When I woke up, I was still on my back, but pretty much centered in the hammock...burrito'esc. This is something that I noticed almost every night. I'm not sure why I keep ending up on the center line, but it has happened pretty much every night at some point.

    Note:
    The pads really work well at providing that extra bit insulation and the Therm-A-Rest stays pretty much in place, although it did slide down just a few inches during the night. Tonight it will be even colder and tomorrow, when I'll be in the woods, it's supposed to drop down to 38F. I'd be lying if I weren't a little concerned about staying warm. So, I plan on having plenty of fuel for my campfire, just in case.

    Lessons Learned:
    When it's chilly, make sure to forget your knit cap.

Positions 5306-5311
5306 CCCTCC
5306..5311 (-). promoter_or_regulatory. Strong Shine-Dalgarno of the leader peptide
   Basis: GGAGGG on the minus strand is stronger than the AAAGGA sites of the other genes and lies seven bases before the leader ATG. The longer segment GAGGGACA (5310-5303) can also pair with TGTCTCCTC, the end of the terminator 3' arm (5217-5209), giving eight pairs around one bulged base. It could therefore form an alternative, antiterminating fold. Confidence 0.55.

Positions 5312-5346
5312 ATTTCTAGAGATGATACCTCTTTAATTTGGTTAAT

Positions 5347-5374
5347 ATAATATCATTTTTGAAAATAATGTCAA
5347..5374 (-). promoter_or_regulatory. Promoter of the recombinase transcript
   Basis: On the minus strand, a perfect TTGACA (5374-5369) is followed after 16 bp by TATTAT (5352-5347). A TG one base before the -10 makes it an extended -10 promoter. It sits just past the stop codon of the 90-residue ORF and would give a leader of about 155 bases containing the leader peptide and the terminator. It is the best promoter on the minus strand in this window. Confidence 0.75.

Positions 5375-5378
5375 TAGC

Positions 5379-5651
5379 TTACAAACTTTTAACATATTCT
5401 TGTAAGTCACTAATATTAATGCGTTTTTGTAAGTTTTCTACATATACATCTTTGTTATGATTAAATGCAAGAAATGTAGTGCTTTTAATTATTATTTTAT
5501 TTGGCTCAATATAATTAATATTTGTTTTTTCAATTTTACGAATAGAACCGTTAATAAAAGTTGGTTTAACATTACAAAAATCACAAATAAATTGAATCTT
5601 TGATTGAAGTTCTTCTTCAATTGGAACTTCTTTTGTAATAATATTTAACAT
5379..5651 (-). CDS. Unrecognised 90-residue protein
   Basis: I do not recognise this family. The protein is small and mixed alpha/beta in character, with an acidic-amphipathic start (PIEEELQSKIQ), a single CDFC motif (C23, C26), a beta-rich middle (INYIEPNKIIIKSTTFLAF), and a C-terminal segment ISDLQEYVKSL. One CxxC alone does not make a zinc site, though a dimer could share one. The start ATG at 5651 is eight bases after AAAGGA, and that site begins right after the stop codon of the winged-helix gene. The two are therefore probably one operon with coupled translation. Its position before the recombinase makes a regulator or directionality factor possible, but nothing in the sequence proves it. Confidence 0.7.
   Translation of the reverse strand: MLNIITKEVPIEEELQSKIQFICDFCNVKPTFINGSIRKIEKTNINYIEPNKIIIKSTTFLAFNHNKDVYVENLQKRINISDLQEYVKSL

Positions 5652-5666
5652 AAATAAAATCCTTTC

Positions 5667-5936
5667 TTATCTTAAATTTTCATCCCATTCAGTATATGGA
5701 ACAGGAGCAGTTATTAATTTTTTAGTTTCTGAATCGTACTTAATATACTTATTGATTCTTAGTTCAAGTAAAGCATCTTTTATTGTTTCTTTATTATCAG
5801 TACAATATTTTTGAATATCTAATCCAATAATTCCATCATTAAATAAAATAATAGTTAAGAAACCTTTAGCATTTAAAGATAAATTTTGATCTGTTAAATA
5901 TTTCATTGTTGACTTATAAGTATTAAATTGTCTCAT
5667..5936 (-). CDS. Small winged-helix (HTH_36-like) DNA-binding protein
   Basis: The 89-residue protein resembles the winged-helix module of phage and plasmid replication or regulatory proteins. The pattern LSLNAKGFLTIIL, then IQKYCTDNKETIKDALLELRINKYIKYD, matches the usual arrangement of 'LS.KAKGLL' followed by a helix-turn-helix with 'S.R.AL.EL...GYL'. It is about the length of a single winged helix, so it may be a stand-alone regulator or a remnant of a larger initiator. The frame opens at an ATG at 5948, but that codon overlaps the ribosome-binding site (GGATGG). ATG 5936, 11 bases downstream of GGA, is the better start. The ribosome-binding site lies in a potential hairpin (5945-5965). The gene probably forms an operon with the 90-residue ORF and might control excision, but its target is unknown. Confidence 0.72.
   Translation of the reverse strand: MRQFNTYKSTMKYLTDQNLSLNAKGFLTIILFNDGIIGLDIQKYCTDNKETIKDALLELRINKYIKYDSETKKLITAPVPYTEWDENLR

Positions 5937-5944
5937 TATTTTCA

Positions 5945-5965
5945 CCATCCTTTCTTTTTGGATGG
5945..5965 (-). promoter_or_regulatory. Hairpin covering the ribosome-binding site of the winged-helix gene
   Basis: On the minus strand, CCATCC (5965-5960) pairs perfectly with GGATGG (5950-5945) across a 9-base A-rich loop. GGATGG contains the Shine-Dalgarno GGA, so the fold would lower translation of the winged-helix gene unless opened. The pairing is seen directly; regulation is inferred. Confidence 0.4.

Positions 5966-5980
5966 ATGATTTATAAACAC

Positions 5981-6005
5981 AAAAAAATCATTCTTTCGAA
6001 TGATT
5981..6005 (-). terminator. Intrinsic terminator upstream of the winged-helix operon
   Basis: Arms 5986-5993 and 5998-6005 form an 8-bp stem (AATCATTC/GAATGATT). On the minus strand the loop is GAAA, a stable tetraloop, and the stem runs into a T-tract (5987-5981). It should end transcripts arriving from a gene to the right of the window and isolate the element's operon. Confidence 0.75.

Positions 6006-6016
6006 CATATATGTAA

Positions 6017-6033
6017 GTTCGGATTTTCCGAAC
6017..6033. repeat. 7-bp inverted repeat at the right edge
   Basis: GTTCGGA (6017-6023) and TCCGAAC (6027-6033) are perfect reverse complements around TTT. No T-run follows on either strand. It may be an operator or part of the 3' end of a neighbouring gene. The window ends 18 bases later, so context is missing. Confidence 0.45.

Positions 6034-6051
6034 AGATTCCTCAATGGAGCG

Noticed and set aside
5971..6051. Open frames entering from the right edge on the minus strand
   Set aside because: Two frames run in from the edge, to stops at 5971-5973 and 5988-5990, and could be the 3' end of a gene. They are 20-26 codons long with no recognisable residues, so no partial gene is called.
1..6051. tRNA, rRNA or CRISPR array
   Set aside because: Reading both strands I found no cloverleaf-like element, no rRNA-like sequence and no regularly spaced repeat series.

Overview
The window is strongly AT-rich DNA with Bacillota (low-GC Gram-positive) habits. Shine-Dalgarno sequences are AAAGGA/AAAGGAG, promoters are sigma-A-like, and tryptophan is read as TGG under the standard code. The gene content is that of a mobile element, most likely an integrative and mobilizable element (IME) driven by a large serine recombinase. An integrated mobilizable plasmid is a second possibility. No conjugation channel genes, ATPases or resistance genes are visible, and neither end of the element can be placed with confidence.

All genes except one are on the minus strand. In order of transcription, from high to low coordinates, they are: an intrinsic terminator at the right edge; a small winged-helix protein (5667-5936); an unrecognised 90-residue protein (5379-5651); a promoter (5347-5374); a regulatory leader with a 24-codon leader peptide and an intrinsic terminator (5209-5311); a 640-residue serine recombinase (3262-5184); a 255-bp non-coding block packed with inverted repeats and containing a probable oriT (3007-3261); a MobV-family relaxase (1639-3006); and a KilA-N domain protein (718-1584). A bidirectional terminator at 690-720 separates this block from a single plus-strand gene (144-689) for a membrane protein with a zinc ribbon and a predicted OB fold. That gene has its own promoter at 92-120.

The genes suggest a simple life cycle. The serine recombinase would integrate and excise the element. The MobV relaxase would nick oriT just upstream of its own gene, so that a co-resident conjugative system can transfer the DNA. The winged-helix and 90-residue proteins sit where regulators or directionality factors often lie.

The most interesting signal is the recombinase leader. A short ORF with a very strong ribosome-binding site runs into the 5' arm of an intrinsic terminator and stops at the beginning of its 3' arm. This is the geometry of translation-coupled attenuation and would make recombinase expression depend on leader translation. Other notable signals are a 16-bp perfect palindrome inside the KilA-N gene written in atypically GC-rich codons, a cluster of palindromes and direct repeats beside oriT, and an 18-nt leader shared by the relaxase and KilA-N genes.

I actually enjoy the process of rigging the hammock with old fashioned knots. I know it isn't the quickest or easiest way of doing it, but there is something about doing it old school that gives me a lot of satisfaction.

    I tied a small piece of gold ribbon to the snake skin on the “head” of the hammock. I also plan on tagging the tarp as well, in the event that I pack it separately.

    TIP:
    I placed two of my daughters hair ties (used for ponytails) over each end of my tarp. That way I can roll up the tarp and then slide the hair ties over the tarp to keep it rolled up. This allows me to I have the hammock open, but keep the tarp in place for an emergency. If you already have your stakes or attachment points laid out for the tarp, it takes about ten seconds to unfurl and re-pitch the tarp. Maybe someone else has already posted this as a tip, but not bad for a Greenhorn...huh.


    Fourth Night:
    To be continued (tonight)...



    P.S. I welcome any tips, tricks, advice, and constructive criticism. I'm a fairly experienced hiker, but a complete Greenhorn when it comes to hammock hanging.


    Specs: